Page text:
In 2018, the Utah Legislature voted to restructure the UTA board by eliminating the part-time, 16-member board and replacing it with a full-time, three-member board. According to its statement, that new board is currently reviewing existing contracts and is communicating with schools, including the U, “to update the university’s current transit needs and determine how to best align and adapt this partnership going forward.”
Nixon corroborated that UTA has been trying to work with the U. They’re currently in the process of setting up a meeting with the agency’s new management team to discuss their concerns over these issues.
“There is a partnership, there has to be, but clearly we shouldn’t be overpaying. At the end of the day, UTA is subsidizing even our routes. I mean, they’re subsidizing pretty dramatically — the state is,” Nixon said. “They’re just subsidizing those guys a whole lot more.”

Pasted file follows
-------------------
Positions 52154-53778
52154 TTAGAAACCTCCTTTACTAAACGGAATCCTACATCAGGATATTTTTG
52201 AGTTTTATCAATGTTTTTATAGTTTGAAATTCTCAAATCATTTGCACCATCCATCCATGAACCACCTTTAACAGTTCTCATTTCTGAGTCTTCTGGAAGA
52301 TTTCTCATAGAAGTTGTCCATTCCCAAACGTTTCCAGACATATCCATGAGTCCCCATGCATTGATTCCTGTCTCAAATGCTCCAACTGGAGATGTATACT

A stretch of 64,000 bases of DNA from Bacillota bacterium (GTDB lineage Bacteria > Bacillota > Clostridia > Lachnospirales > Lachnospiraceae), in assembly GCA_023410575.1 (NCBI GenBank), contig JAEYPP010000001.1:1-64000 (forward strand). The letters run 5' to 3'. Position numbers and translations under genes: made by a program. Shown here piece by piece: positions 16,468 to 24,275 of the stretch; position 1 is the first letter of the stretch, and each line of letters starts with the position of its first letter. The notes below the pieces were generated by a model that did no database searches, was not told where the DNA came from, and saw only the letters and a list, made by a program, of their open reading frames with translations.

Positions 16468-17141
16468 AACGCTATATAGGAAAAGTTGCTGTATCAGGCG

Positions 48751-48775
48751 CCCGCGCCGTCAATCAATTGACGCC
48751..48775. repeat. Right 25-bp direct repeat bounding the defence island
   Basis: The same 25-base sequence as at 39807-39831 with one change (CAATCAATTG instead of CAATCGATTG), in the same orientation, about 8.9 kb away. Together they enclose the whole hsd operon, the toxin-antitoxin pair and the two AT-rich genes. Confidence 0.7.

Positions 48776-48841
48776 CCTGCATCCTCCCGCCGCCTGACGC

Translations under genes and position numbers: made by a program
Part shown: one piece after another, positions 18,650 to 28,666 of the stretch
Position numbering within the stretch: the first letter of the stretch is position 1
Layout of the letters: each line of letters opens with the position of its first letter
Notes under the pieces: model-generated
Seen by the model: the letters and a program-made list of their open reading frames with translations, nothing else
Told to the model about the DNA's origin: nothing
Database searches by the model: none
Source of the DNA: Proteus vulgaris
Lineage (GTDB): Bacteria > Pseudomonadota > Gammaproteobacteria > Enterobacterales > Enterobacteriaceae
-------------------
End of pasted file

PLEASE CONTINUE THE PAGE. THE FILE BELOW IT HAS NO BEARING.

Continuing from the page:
Allred said the U runs the second-largest transit agency in the state with its campus shuttle system. “When you find out how much it costs to move people around, we are getting a really good deal from UTA. Even though other people are getting much better deals,” he said.
For Nixon, the point of the meetings is to make sure the U is treated fairly.
“We’re part of the state system,” he said. “UTA is kind of a sister agency, we’re all part of the Utah state government. But we want to make sure that [benefits and costs are] equitably distributed.”
Nixon also said, “We want to make sure that we’re on equal playing ground or, at least, there has to be an explanation as to why we’re not. The fact we have a light rail system and everything else leads to that. […] We want to be fair, but we want them to be fair with us. That’s the whole hope.”
The U’s contract with UTA expires July 31, 2021. The price per pass paid by the U will continue to increase between now and then. For the 2021-22 school year, it will be $124.80 per pass. That year, the contract will cost the U a projected total of more than $5.5 million.
“UTA’s Board of Trustees welcomes future dialogue with the university to address any and all concerns and where possible arrive at solutions which are fair and equitable for all parties involved,” the contract said.
All contracts obtained and referenced in this story can be found here.